For release: September 16, 2008
For press information, contact Gabrielle Maxey
The University of Memphis Journalism Alumni Club will honor three individuals at its
annual awards dinner Thursday, Oct. 16, at The Racquet Club of Memphis. The club
will present Paul Jewell and Walter Leavy with the Charles E. Thornton Outstanding
Alumni Award. Deanie Parker will receive the Herbert Lee Williams Award.
A reception will begin at 6 p.m., with the dinner following at 7. Tickets are $45
per person or $425 for a table of 10. The deadline for reservations is Oct. 10.
For reservations or more information, call alumni coordinator Fariss Adams Ivey at
Jewell is director of marketing for The Commercial Appeal. He has worked for the
newspaper since 1975, beginning his career as an editorial assistant in the newsroom
and moving to the Marketing Department as a copywriter in 1980. Jewell took the lead
in establishing the newspaper’s specialty publications division in the mid-1980s as
a venue for publishing sections and content outside the scope of daily news coverage.
He also served as manager of the Creative Services Department before being promoted
to marketing manager in 2006.
Jewell earned a B.A. degree in journalism from the U of M in 1978. He serves on the
board of directors of the Memphis Literacy Council, the U of M’s Journalism Alumni
Club and the University’s National Alumni Association. He has also served as an officer
and member of the board of directors of the Memphis Advertising Federation.
Leavy received a B.A. degree in journalism from the University in 1975. He is co-managing
editor of Ebony magazine. He has been at Ebony since 1980, steadily advancing to his
current position. When longtime executive editor Lerone Bennett Jr. retired in 2005,
Leavy and fellow U of M alumna and Ebony staff member Lynn Norment were promoted to
run the day-to-day operations of the magazine, which is affiliated with Jet magazine.
He also writes a column for the publication, “For Brothers Only,” which he describes
as “an avenue of expression for things that are uniquely male. It highlights the hopes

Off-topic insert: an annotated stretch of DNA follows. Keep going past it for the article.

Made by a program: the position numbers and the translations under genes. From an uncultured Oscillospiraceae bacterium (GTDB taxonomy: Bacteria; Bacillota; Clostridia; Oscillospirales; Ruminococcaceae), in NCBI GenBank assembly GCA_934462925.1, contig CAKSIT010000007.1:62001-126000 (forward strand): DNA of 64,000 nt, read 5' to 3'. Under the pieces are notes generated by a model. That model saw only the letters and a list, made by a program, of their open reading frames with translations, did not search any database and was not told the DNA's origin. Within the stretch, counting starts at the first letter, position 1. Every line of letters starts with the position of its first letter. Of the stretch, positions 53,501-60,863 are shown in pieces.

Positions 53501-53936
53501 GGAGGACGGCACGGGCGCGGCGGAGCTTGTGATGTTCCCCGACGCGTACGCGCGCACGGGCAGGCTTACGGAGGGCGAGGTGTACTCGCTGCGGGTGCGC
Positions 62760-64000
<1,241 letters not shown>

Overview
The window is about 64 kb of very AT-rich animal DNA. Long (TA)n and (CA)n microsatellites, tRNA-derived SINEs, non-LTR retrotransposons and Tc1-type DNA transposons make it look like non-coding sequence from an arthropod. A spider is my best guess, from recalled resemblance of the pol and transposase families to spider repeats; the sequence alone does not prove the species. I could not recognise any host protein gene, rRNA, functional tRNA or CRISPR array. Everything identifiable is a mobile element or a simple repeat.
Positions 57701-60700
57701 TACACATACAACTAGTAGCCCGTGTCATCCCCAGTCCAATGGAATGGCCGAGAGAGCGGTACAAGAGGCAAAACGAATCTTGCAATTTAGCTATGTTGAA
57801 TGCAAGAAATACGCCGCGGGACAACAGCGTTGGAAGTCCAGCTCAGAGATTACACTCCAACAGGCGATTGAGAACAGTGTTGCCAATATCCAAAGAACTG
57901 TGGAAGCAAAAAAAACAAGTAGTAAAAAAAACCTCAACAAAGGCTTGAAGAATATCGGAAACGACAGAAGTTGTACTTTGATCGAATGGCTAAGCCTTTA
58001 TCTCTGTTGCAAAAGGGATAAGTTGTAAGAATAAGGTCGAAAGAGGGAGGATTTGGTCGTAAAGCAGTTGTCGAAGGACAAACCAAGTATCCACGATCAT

and dreams of black men.”
Parker was president and CEO of Soulsville, which includes the Stax Museum of American
Soul Music and the Stax Music Academy and Performing Arts Center. She established
the Soulsville Foundation to raise funds to operate the Museum and the Academy and
retired as the Foundation’s president in 2007.
Early in her career Parker was director of publicity, artists, and community relations
for Stax Records, working with such famed musicians as Isaac Hayes, Booker T & the
MGs, Otis Redding, and the Staple Singers. Before joining Soulsville, she was vice
president of communications and marketing for the Regional Medical Center at Memphis.
Parker also served as assistant director of the Memphis in May International Festival
from 1987-95 and returned as interim director for the 1996 Festival saluting Brazil.
Among the many honors she has received are the Women of Achievement Award for Initiative,
the University of Memphis Distinguished Alumni Award, the Public Relations Society
of America’s Memphis Communicator of the Year Award, and the Diversity Memphis Humanitarian
of the Year Award.
Parker is a double graduate of the U of M, earning a bachelor of professional studies
degree in 1977 and a master of public administration degree in 1988.
The Charles E. Thornton Award is named for a Memphis journalist who was killed while
on assignment in Afghanistan in 1985. The Herbert L. Williams Award is named for the
U of M Journalism Department’s founding chair.